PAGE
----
Some of you may look at my last post and wonder, "what's happened to Mikey since last year's waitlist decisions were posted in May?!" Well, given that we're so busy during the school year giving presentations and reading/evaluating applications, the summer is the primary time during the year where we get to take vacation! So I did quite a bit of that - went to a few weddings, visited family and friends, and generally took time to rest and relax.
In addition, I attended one of the QuestBridge College Admissions Conferences that are hosted annually by QuestBridge - a non-profit organization that we partner with to help identify, recruit, and select talented low-income students who might not otherwise think of MIT as a place they could apply to, be admitted to, and afford to attend. Anyways, the conference I attended was being held at Yale, and there I ran into Louis Lamia '14, an MIT Quest Scholar whom I met when he was applying through QuestBridge not too long ago. He was volunteering at the conference, and afterward, wanted to write a guest post about his experiences - so here it is. Enjoy!
This place immediately brought back memories of two years ago. I remembered sitting in their shoes, feeling uncertain and intimidated. Most of all, I wished I was on the other side of this whole process. But that Saturday morning I was there to learn how to do it the right way, and to this day, every morning I wake up and look at the Boston skyline, I’m convinced it worked.
I’m speaking about the Questbridge College Admissions Conference at Yale. The idea in a nutshell is to gather up hundreds of low-income, high-achieving students from all over the country and show them that an education at a top tier school, is both within their reach and affordable. I was a student at this conference two years ago, and now as a Quest Scholar, I got to go back to this conference as a Group Leader in charge of getting my group of students around the conference and of course, answering lots and lots of questions.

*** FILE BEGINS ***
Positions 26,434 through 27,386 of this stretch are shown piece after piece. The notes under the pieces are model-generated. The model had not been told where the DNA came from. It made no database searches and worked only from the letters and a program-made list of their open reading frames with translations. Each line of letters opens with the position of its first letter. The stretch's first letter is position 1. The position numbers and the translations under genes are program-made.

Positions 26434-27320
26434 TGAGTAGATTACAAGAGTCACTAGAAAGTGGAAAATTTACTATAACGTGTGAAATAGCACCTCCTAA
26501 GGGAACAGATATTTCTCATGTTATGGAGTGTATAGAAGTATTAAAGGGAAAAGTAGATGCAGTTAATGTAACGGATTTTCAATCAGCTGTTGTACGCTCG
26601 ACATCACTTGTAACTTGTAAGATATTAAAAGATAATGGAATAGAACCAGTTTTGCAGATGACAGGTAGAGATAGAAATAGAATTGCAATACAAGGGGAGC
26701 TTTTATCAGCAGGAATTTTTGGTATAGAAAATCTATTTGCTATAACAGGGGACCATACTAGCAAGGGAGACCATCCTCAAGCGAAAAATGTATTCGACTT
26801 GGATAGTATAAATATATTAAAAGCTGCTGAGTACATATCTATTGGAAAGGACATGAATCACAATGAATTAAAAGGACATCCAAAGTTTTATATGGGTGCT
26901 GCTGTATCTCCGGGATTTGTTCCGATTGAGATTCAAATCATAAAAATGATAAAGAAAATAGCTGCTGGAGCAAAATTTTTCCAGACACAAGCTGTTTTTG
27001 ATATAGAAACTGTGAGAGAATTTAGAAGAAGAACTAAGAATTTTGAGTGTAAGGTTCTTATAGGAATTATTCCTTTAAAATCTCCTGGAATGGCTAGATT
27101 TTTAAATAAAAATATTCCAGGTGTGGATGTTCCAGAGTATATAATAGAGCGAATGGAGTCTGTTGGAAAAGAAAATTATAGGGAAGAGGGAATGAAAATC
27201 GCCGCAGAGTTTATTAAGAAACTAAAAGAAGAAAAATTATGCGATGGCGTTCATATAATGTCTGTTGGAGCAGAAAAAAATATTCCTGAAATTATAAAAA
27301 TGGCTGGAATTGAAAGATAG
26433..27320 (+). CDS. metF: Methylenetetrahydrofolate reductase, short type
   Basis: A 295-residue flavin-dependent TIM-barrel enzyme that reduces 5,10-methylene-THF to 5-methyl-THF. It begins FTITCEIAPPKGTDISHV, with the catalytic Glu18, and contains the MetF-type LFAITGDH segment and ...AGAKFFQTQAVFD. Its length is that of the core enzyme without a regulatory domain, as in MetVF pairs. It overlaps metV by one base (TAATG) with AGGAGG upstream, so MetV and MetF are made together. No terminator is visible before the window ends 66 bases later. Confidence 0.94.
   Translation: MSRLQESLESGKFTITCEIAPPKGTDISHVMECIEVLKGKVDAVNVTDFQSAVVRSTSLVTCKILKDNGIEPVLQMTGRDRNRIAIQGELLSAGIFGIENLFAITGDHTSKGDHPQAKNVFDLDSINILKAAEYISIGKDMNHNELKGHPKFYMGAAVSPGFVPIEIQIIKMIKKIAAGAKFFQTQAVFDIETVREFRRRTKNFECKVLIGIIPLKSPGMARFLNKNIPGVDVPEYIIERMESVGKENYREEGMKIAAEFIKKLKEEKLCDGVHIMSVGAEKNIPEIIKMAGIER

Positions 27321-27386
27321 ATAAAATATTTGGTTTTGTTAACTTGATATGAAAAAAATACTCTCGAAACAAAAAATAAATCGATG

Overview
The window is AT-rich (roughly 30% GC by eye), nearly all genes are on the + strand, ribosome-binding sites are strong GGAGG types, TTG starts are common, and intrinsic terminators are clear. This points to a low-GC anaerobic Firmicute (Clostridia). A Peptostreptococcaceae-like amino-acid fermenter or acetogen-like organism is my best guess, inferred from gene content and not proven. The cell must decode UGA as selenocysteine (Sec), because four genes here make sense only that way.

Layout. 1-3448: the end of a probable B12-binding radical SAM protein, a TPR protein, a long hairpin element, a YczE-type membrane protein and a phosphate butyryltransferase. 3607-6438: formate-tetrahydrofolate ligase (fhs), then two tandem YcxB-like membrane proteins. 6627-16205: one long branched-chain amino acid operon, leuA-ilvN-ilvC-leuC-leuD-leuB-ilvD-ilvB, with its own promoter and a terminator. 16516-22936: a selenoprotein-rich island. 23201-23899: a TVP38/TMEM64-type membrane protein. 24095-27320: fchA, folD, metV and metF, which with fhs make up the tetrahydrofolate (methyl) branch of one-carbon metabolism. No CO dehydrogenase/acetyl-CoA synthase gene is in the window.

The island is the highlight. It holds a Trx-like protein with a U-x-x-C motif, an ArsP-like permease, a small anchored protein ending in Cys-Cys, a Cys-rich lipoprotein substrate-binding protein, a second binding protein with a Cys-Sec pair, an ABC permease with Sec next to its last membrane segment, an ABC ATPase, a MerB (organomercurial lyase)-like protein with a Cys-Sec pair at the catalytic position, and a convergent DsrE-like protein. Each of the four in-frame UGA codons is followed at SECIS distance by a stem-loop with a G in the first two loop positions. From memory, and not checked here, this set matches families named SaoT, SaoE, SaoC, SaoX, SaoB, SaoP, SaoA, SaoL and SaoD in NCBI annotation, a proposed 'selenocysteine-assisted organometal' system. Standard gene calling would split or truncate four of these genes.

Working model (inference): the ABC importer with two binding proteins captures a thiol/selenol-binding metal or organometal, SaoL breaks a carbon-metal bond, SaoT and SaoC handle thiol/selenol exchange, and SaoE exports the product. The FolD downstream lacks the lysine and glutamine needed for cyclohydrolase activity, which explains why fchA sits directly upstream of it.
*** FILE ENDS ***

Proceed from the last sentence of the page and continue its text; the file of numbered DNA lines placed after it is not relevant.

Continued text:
At the MIT table chatting with Mikey, McGreggor, and Maura (MIT admissions officers) before the college fair
[Ed. note: Louis was a question-answering machine! (Not to be confused with a "question answering machine", which would likely be an unhelpful answering machine...do kids these days even know what answering machines are/were??) -Mikey]
Our experience there started the afternoon before the conference. After getting Indian food for lunch (all paid for by Questbridge), we set off to unload some stuff into the Yale Law School, learn our way around the campus, and get oriented to our jobs. Throughout the day, the first wonderful surprise of the weekend started to kick in. It was genuinely fun to meet the other Quest Scholars. MIT is a very diverse place, but every once in a while, it’s fun to meet people who aren’t predominantly engineering and science majors. It adds a nice bit of perspective to life, a reminder that some people go to other schools and are interested in other things and are still a lot of fun to hang out with.
Me (back row, third from the left) with the other Quest Scholar group leaders, volunteers, and staff at the conference.
The conference itself was very organized and informative, providing workshops on how to use every inch of the college application to communicate something, a presentation on why a school like MIT can be even more affordable than a state school, and of course a talk by Questbridge Co-founder Dr. Michael McCulloch (and if you’ve never heard him speak it’s a memorable treat indeed). I personally had a great time getting to know my group and the other students that I met during lunch, and I appreciated the chance to share the wisdom that I learned at my conference two years ago that helped make my MIT application successful.
The conference was short, and one long day later, we had one last night to explore New Haven with the other Quest Scholars before we headed our separate ways back to our homes or campuses. Nonetheless, that one long day gave me a newfound appreciation for the Questbridge program, the Quest Scholars Network, and what it’s done for me and other present and future Quest Scholars. It is true that today, low-income students have unprecedented opportunities at MIT and other great universities, and I’m very proud to be a part of that legacy.